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Surgery Proves Effective In Treating Pediatric Obstructive Sleep Apnea

Date:
June 1, 2009
Source:
American Academy of Otolaryngology -- Head and Neck Surgery
Summary:
Infants and young toddlers with obstructive sleep apnea and sleep disordered breathing experience significant improvement following surgical treatment of the ailment, according to a new study.

Infants and young toddlers with obstructive sleep apnea and sleep disordered breathing experience significant improvement following surgical treatment of the ailment, according to an invited article in the June 2009 issue of Otolaryngology-Head and Neck Surgery.

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The study evaluated 73 cases in which children younger than two years old were treated for obstructive sleep apnea through the removal of the adenoids, tonsils, or both (adenotonsillectomy). Those treated through surgery experienced significant improvement on the apnea-hypopnea index (AHI), an index that measures the severity of sleep apnea. Those treated medically, but not surgically, exhibited no improvement after treatment.

The study's authors also concluded that the rate and types of post-surgical complications were within acceptable levels.

Sleep disordered breathing (SDB) in children, from infancy through puberty, while similar to adult sleep apnea, actually has different causes, consequences, and treatments. A child with SDB does not necessarily have this condition when they become an adult. The consequences of pediatric obstructive sleep apnea include snoring; sleep deprivation (which can cause moodiness and behavioral issues); abnormal urine production; slowed growth and development; and attention deficit and attention deficit hyperactivity disorders.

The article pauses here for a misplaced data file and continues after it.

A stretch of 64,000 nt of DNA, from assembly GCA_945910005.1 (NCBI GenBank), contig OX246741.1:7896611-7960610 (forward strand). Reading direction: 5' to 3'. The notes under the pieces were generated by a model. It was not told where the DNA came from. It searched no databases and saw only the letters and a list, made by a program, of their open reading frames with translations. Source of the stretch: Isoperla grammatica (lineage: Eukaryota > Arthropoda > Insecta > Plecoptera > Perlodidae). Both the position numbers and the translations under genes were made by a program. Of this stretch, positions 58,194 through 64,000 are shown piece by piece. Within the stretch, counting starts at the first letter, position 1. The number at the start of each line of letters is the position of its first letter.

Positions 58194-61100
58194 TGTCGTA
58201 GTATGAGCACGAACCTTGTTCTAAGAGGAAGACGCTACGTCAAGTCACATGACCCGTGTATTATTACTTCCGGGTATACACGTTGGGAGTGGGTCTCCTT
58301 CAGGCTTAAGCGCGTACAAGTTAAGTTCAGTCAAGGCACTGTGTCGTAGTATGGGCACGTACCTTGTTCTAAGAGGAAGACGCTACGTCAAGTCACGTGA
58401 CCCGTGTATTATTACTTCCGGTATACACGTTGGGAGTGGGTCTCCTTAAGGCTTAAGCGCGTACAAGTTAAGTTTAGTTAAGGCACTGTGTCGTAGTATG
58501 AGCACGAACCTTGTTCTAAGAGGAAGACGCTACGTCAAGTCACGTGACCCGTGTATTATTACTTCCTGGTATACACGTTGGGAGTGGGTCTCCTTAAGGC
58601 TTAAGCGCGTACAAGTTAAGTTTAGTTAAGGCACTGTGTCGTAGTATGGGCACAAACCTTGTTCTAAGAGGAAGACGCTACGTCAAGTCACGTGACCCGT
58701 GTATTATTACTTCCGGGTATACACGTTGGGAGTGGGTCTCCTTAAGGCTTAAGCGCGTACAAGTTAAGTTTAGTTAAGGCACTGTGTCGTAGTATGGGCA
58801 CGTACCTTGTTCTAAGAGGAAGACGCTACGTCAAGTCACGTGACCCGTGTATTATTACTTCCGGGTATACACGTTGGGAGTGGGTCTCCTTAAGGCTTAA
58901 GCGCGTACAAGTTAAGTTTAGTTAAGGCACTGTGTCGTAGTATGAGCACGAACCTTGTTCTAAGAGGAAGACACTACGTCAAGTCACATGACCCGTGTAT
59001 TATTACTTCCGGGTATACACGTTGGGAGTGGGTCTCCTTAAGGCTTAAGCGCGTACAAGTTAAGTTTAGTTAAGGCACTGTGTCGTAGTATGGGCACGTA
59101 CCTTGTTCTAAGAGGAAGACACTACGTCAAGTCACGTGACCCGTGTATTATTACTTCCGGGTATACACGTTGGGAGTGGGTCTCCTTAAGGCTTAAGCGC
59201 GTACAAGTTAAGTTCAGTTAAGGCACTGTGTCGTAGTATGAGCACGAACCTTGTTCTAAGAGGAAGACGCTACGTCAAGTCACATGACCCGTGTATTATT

Story Source:

The above story is based on materials provided by American Academy of Otolaryngology -- Head and Neck Surgery. Note: Materials may be edited for content and length.


Journal Reference:

  1. Joseph S. Brigance, R. Christopher Miyamoto, Peter Schilt, Derek Houston, Jennifer L. Wiebke, Deborah Givan, Bruce H. Matt. Surgical management of obstructive sleep apnea in infants and young toddlers. Otolaryngology - Head and Neck Surgery, 2009; 140 (6): 912 DOI: 10.1016/j.otohns.2009.01.034

Cite This Page:

American Academy of Otolaryngology -- Head and Neck Surgery. "Surgery Proves Effective In Treating Pediatric Obstructive Sleep Apnea." ScienceDaily. ScienceDaily, 1 June 2009. <www.sciencedaily.com/releases/2009/06/090601091928.htm>.
American Academy of Otolaryngology -- Head and Neck Surgery. (2009, June 1). Surgery Proves Effective In Treating Pediatric Obstructive Sleep Apnea. ScienceDaily. Retrieved December 18, 2014 from www.sciencedaily.com/releases/2009/06/090601091928.htm
American Academy of Otolaryngology -- Head and Neck Surgery. "Surgery Proves Effective In Treating Pediatric Obstructive Sleep Apnea." ScienceDaily. www.sciencedaily.com/releases/2009/06/090601091928.htm (accessed December 18, 2014).

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